Attenborough Opening K. Lonsdale Building

Kathleen Lonsdale Building Re-Opened by Sir David Attenborough.

Image: Sir David Attenborough with members of Earth Sciences Department.  View the image gallery of the event on UCL Flickr
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The BBC BluePlanet

Newly discovered ocean plankton named after BBC Blue Planet.

Although measuring only thousandths of a millimetre, these plankton play a pivotal role in marine ecosystems as a crucial source of food for many ocean dwelling organisms. They are also incredibly valuable for studying the impact of climate change on ocean life now and across the previous 220 million years.
The plankton – called coccolithophores – are single cells surrounded by a calcite shell that varies drastically in shape across different species, acting as armour against predators.
“Although microscopic, the plankton are so abundant that they are visible from space as swirling blooms in the surface oceans, and form our most iconic rocks with their calcite forms making up the bulk of the white chalk cliffs and downs of southern England,” explained study co-author Professor Paul Bown.
It is the ability to produce this calcite shell that is being disrupted through ocean acidification. Ocean acidification is a symptom of climate change whereby rising atmospheric carbon dioxide is absorbed by the ocean, increasing its acidity.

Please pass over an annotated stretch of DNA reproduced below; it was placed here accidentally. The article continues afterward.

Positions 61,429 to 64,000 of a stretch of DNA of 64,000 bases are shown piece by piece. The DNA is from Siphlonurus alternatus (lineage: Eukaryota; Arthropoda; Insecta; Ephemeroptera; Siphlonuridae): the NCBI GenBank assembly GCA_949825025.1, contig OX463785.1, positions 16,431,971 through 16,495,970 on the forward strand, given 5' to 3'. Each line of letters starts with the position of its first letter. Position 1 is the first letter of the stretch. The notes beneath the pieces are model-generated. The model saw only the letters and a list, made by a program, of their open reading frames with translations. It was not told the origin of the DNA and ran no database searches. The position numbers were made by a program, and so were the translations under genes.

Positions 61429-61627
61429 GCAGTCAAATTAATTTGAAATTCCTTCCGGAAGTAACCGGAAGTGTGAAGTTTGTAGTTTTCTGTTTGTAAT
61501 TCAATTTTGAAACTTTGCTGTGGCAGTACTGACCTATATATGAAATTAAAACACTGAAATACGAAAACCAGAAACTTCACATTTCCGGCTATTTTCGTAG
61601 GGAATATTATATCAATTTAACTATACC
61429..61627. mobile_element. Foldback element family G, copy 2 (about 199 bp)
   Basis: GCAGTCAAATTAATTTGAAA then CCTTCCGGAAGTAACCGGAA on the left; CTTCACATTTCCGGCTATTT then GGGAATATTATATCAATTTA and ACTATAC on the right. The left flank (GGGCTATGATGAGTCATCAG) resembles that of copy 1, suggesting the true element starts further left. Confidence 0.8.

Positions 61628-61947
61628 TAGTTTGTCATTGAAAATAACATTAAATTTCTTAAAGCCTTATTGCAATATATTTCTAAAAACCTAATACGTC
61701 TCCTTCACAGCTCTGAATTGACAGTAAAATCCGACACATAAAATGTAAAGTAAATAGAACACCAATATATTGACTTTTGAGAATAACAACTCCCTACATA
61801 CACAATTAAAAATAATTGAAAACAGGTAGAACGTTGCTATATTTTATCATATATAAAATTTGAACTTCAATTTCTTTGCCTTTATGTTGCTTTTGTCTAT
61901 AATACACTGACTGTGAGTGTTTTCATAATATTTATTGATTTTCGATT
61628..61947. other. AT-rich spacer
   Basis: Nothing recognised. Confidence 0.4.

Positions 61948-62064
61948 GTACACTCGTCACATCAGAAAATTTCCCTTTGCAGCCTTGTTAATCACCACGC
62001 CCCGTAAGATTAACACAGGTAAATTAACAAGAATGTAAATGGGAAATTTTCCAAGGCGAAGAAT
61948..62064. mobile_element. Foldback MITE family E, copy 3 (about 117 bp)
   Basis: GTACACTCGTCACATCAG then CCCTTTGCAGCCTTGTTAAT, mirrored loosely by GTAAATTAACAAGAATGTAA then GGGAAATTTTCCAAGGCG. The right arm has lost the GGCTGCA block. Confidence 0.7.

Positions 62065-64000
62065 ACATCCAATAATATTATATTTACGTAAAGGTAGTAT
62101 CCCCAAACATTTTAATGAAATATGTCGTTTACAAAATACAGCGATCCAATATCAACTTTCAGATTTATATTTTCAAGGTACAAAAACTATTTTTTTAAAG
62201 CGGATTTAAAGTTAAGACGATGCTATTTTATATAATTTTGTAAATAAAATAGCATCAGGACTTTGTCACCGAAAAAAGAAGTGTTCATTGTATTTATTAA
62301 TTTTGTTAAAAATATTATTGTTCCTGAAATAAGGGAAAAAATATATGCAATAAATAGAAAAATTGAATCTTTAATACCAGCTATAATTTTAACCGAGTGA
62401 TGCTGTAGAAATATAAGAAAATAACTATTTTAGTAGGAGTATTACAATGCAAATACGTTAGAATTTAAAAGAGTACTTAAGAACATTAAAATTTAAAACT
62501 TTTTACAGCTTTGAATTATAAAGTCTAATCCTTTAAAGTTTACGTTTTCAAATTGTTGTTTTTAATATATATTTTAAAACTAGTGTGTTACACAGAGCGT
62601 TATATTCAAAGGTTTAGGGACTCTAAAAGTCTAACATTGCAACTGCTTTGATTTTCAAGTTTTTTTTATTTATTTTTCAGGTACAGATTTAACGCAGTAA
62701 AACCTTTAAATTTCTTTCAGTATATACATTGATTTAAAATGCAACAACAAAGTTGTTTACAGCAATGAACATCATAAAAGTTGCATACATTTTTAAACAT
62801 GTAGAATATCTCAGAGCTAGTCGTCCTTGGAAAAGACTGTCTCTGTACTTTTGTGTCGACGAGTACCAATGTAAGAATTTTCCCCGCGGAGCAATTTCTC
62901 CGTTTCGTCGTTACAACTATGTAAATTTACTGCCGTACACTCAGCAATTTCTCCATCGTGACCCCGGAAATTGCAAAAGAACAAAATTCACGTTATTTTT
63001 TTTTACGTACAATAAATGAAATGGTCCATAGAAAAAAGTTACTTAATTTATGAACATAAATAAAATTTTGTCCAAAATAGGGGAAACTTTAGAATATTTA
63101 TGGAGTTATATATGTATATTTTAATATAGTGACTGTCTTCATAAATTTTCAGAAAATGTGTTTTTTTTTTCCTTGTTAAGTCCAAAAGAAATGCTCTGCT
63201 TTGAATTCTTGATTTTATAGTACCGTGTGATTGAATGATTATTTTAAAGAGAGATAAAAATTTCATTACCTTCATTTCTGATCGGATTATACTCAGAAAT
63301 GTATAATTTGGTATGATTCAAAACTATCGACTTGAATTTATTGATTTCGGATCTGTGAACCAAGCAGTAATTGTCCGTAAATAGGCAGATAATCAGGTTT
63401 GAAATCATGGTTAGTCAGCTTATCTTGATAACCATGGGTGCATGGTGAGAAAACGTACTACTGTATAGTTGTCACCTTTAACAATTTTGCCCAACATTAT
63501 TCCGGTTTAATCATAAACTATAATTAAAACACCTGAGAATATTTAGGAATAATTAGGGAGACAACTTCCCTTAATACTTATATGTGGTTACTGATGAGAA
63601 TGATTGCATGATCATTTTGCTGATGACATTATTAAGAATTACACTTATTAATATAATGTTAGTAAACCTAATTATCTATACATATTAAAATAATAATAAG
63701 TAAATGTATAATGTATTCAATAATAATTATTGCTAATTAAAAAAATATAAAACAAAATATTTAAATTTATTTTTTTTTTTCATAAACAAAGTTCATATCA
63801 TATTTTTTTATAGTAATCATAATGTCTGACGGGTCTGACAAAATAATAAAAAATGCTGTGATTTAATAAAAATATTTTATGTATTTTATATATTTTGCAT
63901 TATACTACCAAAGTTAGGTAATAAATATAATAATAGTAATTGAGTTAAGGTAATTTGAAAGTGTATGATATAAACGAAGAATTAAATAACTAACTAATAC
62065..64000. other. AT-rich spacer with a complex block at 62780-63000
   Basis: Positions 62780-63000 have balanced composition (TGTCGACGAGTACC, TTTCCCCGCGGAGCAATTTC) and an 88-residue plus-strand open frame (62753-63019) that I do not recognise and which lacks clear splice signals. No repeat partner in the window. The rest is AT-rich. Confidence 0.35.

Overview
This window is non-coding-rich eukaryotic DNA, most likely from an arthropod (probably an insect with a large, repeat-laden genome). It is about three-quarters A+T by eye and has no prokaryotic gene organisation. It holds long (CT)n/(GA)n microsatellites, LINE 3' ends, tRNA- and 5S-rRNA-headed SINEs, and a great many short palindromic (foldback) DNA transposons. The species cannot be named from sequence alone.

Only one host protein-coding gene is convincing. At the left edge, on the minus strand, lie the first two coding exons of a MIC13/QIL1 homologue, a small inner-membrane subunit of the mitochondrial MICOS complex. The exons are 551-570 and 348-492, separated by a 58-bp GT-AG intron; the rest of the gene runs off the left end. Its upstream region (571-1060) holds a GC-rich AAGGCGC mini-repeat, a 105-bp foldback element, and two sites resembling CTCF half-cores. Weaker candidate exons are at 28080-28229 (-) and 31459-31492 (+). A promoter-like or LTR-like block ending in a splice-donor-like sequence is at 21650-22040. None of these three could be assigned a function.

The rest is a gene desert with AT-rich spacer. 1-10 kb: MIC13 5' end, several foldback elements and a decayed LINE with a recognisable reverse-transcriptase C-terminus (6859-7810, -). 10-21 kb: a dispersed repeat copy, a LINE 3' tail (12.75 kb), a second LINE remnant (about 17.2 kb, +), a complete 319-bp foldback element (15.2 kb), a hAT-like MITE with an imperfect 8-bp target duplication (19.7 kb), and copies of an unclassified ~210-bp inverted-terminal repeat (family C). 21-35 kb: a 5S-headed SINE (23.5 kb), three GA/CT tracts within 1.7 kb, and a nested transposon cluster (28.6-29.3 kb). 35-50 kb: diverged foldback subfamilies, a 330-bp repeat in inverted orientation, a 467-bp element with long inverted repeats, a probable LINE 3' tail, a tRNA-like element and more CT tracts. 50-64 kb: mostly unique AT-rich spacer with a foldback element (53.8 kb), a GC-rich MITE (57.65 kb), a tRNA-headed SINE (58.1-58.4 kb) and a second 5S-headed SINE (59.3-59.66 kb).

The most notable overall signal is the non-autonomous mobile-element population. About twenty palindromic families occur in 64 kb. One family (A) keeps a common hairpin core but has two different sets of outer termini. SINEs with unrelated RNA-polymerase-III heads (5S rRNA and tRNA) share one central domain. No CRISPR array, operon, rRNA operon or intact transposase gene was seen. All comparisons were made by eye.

By studying fossilised plankton shells or ‘coccoliths’ in samples from drilling down deep into the ocean bed, scientists can map the impact of climate change and other global events over a very long period of time and use this to inform what might happen to in the future.

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Precambrian Research Group


The Precambrian is the informal name for the first 90% of Earth history during which life began its incredibly long journey towards biological complexity. 


This journey culminated in the appearance and diversification of animals between about 750 and 540 million years ago. Sedimentary rocks become increasingly scarce the further back in time one looks. For this reason, Precambrian studies are multidisciplinary by necessity, piecing together clues from a range of fields: geochemistry, palaeobiology, biochemistry, sedimentology, genetics and a range of earth system models (atmospheric, ocean circulation, climate and biogeochemical).

Our research group primarily uses the chemical, mineral and isotopic composition of sedimentary rocks to reconstruct earth system evolution during the two billion year interval from the end of the Archaean Eon (about 2500 million years ago) to the beginning of the Phanerozoic Eon (about 540 million years ago). During this Proterozoic Eon, extraordinary perturbations occurred to our planet’s surface environment. Some disturbances were extreme but transient, such as the ‘Snowball Earth’ intervals of global glaciation. Others caused irreversible changes that shaped the modern earth system, such as the ‘Great Oxidation Event’ and the ‘Neoproterozoic Oxygenation Event’ without which we would not be here today.